Barone returns to the cradle of civilization in his sanguinary sequel to Dawn of Empire. Lord Eskkar, a former barbarian who earlier saved the city of Akkad from almost-certain defeat, and Lady Trella, an erstwhile slave and his wife, now rule the "biggest city on the Tigris." Hoping to crush the bandits marauding in the countryside and extend Akkadian rule, Eskkar dispatches one band of soldiers south from Akkad and leads another north. In Eskkar's absence, Korthac, a newly arrived Egyptian warrior posing as a trader, schemes to infiltrate the city with his followers and seize power. Korthac sends assassins to track down Eskkar, and bandits south to ambush the returning Akkadian soldiers. Inside the city, his followers attack the soldiers left behind to keep order and take a pregnant Lady Trella prisoner. The ruthless Korthac plans to kill Trella once his rule is established, but, unknown to him, Eskkar survives and is preparing to retake the city. The frenetic action might be predictable, but it's never boring. The setting is convincingly rendered, and the characters-heroes and villains-are sharply drawn. Fans of ancient historical fiction will enjoy this instructive journey to the dawn of civilization. (Oct.) Copyright 2007 Reed Business Information.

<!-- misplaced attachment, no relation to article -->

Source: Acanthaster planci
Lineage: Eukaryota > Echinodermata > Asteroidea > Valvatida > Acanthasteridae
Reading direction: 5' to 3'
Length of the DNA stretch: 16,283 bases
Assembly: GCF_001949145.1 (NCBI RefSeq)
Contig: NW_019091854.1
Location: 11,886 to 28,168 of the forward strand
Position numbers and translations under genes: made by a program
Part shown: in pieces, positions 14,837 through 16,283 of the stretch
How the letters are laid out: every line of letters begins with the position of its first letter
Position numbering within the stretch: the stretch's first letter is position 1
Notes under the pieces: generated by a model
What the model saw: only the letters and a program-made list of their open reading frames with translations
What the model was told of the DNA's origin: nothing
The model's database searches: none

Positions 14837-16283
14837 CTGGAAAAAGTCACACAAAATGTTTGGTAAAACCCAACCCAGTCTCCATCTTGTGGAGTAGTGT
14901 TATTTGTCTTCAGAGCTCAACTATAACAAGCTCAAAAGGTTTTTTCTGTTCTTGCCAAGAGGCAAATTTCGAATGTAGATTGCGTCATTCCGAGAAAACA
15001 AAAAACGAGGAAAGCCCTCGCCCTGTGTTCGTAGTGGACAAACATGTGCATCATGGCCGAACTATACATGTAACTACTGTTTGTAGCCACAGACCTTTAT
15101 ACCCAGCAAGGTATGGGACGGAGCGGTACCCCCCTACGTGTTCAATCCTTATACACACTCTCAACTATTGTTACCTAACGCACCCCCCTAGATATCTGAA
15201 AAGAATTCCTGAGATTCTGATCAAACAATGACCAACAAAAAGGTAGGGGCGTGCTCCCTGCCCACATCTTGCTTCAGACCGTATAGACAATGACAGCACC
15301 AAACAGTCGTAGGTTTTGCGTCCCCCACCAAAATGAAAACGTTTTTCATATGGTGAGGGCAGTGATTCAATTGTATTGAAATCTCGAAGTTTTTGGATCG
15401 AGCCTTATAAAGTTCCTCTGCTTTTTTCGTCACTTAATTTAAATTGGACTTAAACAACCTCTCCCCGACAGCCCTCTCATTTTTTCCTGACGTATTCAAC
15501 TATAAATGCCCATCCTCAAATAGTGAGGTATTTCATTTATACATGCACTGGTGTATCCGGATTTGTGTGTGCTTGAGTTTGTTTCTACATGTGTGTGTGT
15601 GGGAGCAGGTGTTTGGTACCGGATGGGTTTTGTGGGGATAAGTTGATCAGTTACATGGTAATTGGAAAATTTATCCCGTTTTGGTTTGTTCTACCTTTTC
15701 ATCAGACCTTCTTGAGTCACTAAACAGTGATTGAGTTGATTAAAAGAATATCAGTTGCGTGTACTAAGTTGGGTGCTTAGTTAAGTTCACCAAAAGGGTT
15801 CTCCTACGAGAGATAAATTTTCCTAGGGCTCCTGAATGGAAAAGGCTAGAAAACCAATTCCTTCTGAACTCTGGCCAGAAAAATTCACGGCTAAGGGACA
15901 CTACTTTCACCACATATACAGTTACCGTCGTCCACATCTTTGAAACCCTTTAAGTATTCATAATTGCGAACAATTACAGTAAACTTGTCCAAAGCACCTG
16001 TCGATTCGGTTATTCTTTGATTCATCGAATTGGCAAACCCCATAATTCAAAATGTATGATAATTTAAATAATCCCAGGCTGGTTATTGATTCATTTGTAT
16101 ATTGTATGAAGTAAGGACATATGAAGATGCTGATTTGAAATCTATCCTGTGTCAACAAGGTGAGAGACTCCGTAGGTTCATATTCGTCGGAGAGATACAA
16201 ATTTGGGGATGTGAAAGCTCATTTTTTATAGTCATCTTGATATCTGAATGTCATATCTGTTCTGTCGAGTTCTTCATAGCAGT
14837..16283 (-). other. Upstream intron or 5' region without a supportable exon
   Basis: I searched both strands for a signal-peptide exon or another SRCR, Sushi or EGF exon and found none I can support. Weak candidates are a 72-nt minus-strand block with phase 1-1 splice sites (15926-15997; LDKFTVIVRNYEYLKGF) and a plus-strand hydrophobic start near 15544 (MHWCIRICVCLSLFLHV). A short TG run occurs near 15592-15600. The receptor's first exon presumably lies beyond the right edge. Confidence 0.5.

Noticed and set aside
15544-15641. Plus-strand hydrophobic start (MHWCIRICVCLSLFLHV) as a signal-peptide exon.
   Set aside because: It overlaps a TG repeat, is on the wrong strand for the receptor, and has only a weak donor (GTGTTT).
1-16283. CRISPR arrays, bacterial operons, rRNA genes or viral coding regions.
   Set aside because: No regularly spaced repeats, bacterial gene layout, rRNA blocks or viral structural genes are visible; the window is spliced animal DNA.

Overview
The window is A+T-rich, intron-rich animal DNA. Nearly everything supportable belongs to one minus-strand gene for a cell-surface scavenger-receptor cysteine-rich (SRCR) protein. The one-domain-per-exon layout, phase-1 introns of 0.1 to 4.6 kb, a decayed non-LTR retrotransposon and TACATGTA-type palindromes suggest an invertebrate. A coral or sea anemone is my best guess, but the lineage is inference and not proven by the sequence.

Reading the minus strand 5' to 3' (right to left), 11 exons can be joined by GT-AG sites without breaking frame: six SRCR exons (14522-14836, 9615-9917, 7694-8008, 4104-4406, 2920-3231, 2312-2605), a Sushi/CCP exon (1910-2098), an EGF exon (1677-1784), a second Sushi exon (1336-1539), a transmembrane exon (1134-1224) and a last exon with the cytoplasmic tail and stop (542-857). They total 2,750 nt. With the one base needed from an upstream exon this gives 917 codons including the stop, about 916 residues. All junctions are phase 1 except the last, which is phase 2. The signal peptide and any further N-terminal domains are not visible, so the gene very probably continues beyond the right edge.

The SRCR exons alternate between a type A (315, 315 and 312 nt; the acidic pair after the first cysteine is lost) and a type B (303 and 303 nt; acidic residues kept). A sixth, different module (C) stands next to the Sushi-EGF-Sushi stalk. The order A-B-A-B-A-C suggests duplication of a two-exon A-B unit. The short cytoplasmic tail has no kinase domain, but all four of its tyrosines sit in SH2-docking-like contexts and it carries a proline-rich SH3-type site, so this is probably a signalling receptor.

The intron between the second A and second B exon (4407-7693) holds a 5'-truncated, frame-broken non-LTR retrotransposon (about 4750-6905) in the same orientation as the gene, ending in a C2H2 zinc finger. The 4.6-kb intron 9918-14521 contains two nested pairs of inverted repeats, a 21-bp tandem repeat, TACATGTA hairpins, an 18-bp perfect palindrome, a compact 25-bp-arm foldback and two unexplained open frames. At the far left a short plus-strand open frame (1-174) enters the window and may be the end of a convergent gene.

This sequel to Dawn of Empire opens just a few months after the climactic battle for the walled city of Akkad in Mesopotamia. Eskkar, former barbarian warrior, finds the responsibilities of ruling a city during peacetime boring and burdensome. In an attempt to put his time to good use while waiting for the birth of his first son, Eskkar leaves his young wife, Trella, to govern the city so he and half his soldiers can ride into the nearby lands to discourage outlaw activity and establish secure lines of trade and commerce. Taking advantage of his absence, an unscrupulous Egyptian trader captures Trella and gains control of Akkad, threatening the lives of its citizens. As he did with his first novel, Barone is likely to garner rave reviews with his second. Characters who may have been a bit underdeveloped previously are vividly fleshed out here. Additionally, Barone continues to do what he does best-write excellent detailed description of warfare during the Bronze Age. Few writers of historical fiction can rival Barone when it comes to bloody, gruesome, page-turning battle scenes. It might appeal to male readers who enjoyed the film 300. Recommended for public and university libraries.-Jane Henriksen Baird, Anchorage P.L., AK Copyright 2007 Reed Business Information.
"[A] compelling first novel ...Readers will find it hard to put
down this dramatic tale of conflict."--Library Journal
"Equal parts history lesson, love story and war saga, Barone's first historical will have readers turning pages."--Publishers Weekly
"[A] wonderful book! Big, passionate, powerful, epic...sheer story-telling prowess. I couldn't put it down!"----John Lescroart, New York Times bestselling author of THE HUNT CLUB
"Barone knows his stuff and writes fluently of life, love, and war."--John Lescroart
"EMPIRE RISING is a winner from the first page to the last. Highly recommended."--John Lescroart
"If Bernard Cornwell and Diana Gabaldon decided to collaborate on a novel, the result would be something like this."--Arizona Republic
"Never boring...the setting is convincingly rendered, and the characters--heroes and villains--are sharply drawn."--Publishers Weekly
"Beautifully imagined and researched adventure, with terrific action!"--Diana Gabaldon, #1 New York Times bestselling author